Former BAE Manager Files False Claims Act Lawsuit, Claims Workplace Retaliation

One of the world’s largest aerospace and defense contractors is being accused of violating the False Claims Act after allegedly firing the manager of its Eastern Afghanistan Counter-Intelligence team for reporting fraud within the company. After being terminated, Cornelius Hosch consulted with a False Claims Act attorney and filed suit against BAE Systems Information Solutions in Federal Court.

BAE Systems

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As head of counter-IED intelligence within the office, Cornelius Hosch held an extremely prestigious and sensitive position at BAE Systems Information Solutions’ eastern Afghanistan installation. Hosch is a United States Army veteran with almost 20-years of service under his belt and an impeccable record. Upon accepting the position with BAE in December 2011, Hosch supervised around 194 employees in the eastern Afghanistan office.

According to Hosch, his troubles began only days after accepting the position with BAE. After voicing his concerns about fraudulent activity within the company, Hosch says he was retaliated against, harassed by his own boss and ultimately terminated.

Who is BAE Systems Information Solutions?

BAE Systems Information Solutions provides information and technology solutions for the defense, security and aerospace systems of the United States, Korea and Germany. The company also provides architecture and computing systems, managed network operations systems, strategic mission support and analytic services. BAE also offers the United States military certain software programs, such as imagery exploitation, analysis, fusion, and artificial intelligence. Some of these software programs involve military mission planning, battle management systems, and decision aids. BAE also provides the military with information assurance, computer network operations, geospatial information mapping, 3-D animation and visualization. Its services also include motion imagery exploitation and training.

Cornelius Hosch

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Hosch Accuses BAE of Fraudulent Billing Practices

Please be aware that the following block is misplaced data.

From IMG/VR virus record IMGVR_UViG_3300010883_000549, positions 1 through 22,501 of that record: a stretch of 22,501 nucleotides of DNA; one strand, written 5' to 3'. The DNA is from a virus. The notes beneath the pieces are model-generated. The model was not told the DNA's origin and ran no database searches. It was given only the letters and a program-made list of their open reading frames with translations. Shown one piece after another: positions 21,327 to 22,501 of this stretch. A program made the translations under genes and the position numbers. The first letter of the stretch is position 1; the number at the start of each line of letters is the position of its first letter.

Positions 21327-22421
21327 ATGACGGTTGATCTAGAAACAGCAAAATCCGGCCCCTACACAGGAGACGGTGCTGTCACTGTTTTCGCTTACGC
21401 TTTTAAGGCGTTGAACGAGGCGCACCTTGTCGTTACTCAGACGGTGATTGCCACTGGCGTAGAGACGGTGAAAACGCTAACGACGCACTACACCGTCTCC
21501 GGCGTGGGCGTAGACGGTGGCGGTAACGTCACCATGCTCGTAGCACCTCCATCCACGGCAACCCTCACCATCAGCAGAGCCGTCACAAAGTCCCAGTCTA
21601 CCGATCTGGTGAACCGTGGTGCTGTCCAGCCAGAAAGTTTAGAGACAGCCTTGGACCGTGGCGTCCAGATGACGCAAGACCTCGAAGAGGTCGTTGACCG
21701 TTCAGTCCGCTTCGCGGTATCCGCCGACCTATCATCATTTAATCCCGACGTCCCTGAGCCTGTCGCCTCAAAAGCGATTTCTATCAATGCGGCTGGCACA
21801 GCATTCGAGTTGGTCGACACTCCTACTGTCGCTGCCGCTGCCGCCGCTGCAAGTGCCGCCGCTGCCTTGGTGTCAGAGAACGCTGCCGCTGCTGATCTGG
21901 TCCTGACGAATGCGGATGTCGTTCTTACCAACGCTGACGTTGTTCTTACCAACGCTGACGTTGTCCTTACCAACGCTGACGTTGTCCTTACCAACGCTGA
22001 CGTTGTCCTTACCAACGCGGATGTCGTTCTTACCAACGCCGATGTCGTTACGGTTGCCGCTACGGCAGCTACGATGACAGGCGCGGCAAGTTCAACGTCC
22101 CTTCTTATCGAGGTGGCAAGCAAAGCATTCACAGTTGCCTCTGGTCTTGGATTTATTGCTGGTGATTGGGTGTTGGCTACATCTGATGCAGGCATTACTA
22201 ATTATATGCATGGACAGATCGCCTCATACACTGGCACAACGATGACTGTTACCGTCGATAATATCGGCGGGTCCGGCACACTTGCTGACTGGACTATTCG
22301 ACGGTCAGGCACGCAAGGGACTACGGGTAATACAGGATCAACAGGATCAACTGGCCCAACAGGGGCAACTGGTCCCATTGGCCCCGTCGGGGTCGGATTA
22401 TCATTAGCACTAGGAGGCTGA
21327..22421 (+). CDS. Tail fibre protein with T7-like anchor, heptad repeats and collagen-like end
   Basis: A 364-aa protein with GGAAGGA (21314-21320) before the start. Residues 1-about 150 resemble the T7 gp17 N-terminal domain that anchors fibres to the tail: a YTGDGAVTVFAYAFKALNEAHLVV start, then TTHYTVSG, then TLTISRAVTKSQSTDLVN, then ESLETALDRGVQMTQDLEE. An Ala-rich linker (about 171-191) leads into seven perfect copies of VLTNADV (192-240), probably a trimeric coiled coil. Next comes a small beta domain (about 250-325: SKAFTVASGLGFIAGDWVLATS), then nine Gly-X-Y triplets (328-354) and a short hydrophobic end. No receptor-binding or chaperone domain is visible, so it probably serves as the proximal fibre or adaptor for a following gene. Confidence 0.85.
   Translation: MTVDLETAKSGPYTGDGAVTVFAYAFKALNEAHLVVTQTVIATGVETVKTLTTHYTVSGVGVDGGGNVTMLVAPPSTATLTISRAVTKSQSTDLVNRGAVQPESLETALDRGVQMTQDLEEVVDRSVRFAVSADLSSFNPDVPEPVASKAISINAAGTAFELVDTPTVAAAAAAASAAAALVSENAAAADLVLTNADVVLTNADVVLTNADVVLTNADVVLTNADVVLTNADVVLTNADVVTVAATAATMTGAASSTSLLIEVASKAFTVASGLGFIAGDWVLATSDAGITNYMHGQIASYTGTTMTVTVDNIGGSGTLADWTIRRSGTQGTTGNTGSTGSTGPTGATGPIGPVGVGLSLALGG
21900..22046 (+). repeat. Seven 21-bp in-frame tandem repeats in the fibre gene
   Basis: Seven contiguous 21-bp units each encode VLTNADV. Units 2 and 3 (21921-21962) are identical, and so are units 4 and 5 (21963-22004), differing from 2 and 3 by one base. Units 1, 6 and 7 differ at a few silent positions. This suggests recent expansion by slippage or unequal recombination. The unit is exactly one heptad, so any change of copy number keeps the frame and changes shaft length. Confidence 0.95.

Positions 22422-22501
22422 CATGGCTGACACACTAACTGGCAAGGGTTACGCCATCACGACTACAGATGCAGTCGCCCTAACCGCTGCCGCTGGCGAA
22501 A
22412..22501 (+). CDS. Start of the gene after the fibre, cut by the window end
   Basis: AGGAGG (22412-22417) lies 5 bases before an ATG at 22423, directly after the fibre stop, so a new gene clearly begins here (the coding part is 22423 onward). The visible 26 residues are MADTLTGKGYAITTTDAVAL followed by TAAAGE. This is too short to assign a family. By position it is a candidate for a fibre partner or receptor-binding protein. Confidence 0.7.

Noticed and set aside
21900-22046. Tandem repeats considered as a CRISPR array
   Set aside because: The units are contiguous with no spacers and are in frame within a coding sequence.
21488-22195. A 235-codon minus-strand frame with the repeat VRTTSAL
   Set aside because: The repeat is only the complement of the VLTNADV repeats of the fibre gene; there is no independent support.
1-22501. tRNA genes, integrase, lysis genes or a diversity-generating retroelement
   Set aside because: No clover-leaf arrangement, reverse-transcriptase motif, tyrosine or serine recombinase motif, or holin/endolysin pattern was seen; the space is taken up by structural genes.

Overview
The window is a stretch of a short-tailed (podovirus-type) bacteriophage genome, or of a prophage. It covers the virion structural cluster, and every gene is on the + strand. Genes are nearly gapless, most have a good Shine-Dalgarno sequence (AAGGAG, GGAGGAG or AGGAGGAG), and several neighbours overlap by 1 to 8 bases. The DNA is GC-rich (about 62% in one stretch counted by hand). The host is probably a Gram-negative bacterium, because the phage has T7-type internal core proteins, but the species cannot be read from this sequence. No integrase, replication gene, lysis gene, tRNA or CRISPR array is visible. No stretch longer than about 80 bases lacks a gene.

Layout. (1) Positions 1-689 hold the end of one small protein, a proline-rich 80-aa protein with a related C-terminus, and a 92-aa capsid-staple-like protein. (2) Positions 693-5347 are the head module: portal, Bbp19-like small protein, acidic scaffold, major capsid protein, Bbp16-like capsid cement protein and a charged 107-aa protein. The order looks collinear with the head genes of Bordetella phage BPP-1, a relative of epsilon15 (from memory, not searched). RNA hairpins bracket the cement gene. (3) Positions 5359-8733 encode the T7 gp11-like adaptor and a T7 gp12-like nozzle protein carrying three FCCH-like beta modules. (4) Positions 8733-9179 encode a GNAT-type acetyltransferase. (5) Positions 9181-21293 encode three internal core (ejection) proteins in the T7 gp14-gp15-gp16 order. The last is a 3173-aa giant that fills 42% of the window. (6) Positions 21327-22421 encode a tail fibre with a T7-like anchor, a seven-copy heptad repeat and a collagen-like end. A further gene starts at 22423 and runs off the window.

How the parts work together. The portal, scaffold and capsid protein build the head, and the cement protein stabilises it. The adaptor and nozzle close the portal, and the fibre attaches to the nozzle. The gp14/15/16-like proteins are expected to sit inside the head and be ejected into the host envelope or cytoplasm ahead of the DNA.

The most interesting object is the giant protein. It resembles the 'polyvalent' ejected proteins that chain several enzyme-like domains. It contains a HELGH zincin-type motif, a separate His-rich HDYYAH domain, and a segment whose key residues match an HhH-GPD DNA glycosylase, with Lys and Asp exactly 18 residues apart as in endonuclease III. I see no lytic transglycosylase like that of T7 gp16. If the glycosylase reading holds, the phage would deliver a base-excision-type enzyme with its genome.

After Hosch began working for BAE’s eastern Afghanistan outfit, he claims to have almost immediately noticed something was not quite right. He discovered that BAE was hiring lower-waged and lower-skilled employees within the administrative and logistical pool, then placing them into much higher labor categories. For example, unqualified workers were being hired and placed into positions like Database Operator or Intelligence Analyst, while BAE submitted bills to the government for more lucrative work/workers.

“By falsely and purposefully miscategorizing the work performed, BAE charged the government for more work than was actually performed or which was contractually permitted,” Hosch’s official complaint alleged.

Sometime during December 2011, Hosch claims that he spoke to BAE management about changing the labor categories for some workers. He wanted the changes to “reflect the administrative logistical work they were actually performing,” according to the court documentation.

According to Hosch, his concerns were ignored and operations continued as usual for BAE. He chose to speak up again in February 2012, talking again with his supervisors about the alleged fraudulent billing practices of BAE. This time, Hosch said he was harassed by other BAE managers and warned about speaking out on their billing practices, which are clear violations of the False Claims Act.

BAE Office

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Hostile Work Environment

According to Hosch, he spoke to his superior in February 2012 concerning the fraudulent billing practices. Hosch claims that his boss, Dan Weber, said, “You better not talk to me again about labor category fraud and time card fraud because I am using guys at my HQ to do my admin and help Mr. Tutt with ghostwriting of FRAGO’s.” (The meaning of FRAGO’s is unclear  but is assumed to represent defense-slang for “fragmentary orders.”)

Hosch also alleges that Weber threatened him by saying if he “kept it up” he would “end up like Tony,” who was a former BAE employee that was let go for questioning practices around the BAE office.

Hosch goes on to say that Weber created a hostile work environment, violating the False Claims Act, by undermining his authority and contacting his employees directly.

In response to Weber’s actions, Hosch reported his behavior and his concerns about fraudulent billing within BAE to the company’s ethics department. After reporting these incidents, Hosch says he was terminated from his position at BAE.

According to Hosch, BAE retaliated against him in violation of the False Claims Act. He is seeking compensatory damages and special damages for mental and emotional distress and harm to his reputation.

 

 

 

By | 2018-03-26T02:08:31+00:00 April 30th, 2013|Military Contractor Fraud|